TORONTO (Reuters) - Canadian stocks hit a 10-day low on Friday as resource issues slumped on weaker oil and gold prices and as optimism over progress in Europe’s debt crisis faded after Spain set a deficit target bigger than allowed by the euro zone’s new fiscal pact.
Six of the TSX’s 10 main sectors were lower, led by the heavyweight materials and energy groups, which both slid more than 1 percent.
“Oil is reversing course a little this week so that’s driving a little bit of the weakness in the TSX,” said Craig Fehr, Canadian market strategist at Edward Jones in St. Louis, Missouri.
U.S. crude oil futures fell 2.3 percent a day after hitting a 10-month high above $110 on supply concerns in the Middle East.
Countering the sector’s slide, Progress Energy Resources Corp PRQ.TO rose 6.7 percent to C$11.50, after the natural gas explorer signaled higher liquids production, prompting at least one rating upgrade.
Gold producers were led lower by Barrick Gold (ABX.TO), down 0.8 percent to C$46.87, and Kinross Gold (K.TO), which was down 3.1 percent at 10.78, as bullion notched its biggest weekly drop this year.
A drop in silver and copper prices hit Silver Wheaton SLW.TO, which tumbled 2.9 percent to C$37.15, and Teck Resources TCKb.TO, down 2.6 percent at C$38.52.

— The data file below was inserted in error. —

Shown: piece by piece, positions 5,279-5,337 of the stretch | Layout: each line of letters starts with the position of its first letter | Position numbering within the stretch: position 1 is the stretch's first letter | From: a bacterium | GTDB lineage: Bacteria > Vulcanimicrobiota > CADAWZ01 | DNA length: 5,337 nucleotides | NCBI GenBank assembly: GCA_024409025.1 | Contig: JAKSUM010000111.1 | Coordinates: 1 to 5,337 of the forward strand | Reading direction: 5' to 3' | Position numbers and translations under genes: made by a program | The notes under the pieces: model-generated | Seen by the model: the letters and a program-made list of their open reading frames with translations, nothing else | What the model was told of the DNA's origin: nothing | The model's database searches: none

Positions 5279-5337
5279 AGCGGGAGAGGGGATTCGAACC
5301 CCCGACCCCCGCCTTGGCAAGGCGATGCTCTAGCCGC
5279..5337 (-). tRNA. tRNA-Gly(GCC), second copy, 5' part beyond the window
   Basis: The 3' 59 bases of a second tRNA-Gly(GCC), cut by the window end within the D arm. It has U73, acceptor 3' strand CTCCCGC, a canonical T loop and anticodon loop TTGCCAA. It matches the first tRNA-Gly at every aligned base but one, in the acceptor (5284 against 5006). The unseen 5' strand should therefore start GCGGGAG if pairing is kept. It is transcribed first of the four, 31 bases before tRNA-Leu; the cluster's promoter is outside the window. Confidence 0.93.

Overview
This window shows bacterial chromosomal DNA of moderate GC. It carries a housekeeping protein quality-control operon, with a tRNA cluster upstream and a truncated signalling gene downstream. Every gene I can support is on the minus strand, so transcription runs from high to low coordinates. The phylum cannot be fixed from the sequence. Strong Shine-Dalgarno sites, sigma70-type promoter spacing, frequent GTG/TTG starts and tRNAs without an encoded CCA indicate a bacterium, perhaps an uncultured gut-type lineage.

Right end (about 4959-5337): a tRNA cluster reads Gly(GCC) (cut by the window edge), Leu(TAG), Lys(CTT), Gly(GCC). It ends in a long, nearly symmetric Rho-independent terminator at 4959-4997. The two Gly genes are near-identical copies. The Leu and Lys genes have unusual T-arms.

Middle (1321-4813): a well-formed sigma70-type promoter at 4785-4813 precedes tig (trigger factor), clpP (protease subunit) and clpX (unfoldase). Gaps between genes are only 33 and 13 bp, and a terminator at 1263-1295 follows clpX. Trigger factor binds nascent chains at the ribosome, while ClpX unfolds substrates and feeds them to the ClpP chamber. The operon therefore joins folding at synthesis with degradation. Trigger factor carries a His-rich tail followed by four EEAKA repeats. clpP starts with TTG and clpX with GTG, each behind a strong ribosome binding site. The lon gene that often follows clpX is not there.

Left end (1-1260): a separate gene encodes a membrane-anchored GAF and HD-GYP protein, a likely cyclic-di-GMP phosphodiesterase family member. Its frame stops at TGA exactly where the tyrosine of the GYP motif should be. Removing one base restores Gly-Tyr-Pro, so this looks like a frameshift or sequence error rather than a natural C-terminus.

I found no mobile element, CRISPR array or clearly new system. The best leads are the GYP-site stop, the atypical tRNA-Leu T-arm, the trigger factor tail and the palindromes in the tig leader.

The Toronto Stock Exchange’s S&P/TSX composite index .GSPTSE finished down 79.64 points, or 0.6 percent, at 12,643.82, its lowest close since February 21. The index was down 0.6 percent for the week.
“We look at how strong performance has been in the equities markets so far in 2012 and it’s reasonable to assume that you’re going to get these periods where, after strong gains, you get a more choppy environment,” added Fehr.
The European Central Bank’s move to inject 500 billion euros ($660.25 billion) in cheap, 3-year loans into the banking system this week had increased risk sentiment, but doubts returned on Friday after Spain set a softer 2012 deficit target than one agreed under the euro zone’s austerity drive.
“You’re having a few second sober thoughts about some of the issues that continue to lie ahead,” said Robert Gorman, chief portfolio strategist at TD Waterhouse.
Canadian financial shares were down 0.4 percent, despite bank earnings this week that beat analyst estimates. Royal Bank of Canada (RY.TO), the country’s largest bank, was the biggest drag, falling 0.7 percent to C$56.40. On Thursday, RBC’s shares jumped 2 percent after its quarterly profit beat expectations and it increased its dividend.
National Bank of Canada (NA.TO) shares rose 1.1 percent to C$78.32 a day after the No. 6 bank reported its quarterly profit rose 3.1 percent.
Financials weren’t helped by data on Friday that showed Canada’s economic growth slowed markedly in the final quarter of 2011.
“It’s going to continue to be a recovery that progresses at a relatively moderate rate,” said Fehr.
In other news, shares of Sears Canada Inc SCC.TO surged almost 7 percent to C$13.04 after the retailer said on Friday it will shut three major downtown stores in Vancouver, Calgary and Ottawa, in a move that will allow it to raise capital to revamp stores in other locations.
Editing by Rob Wilson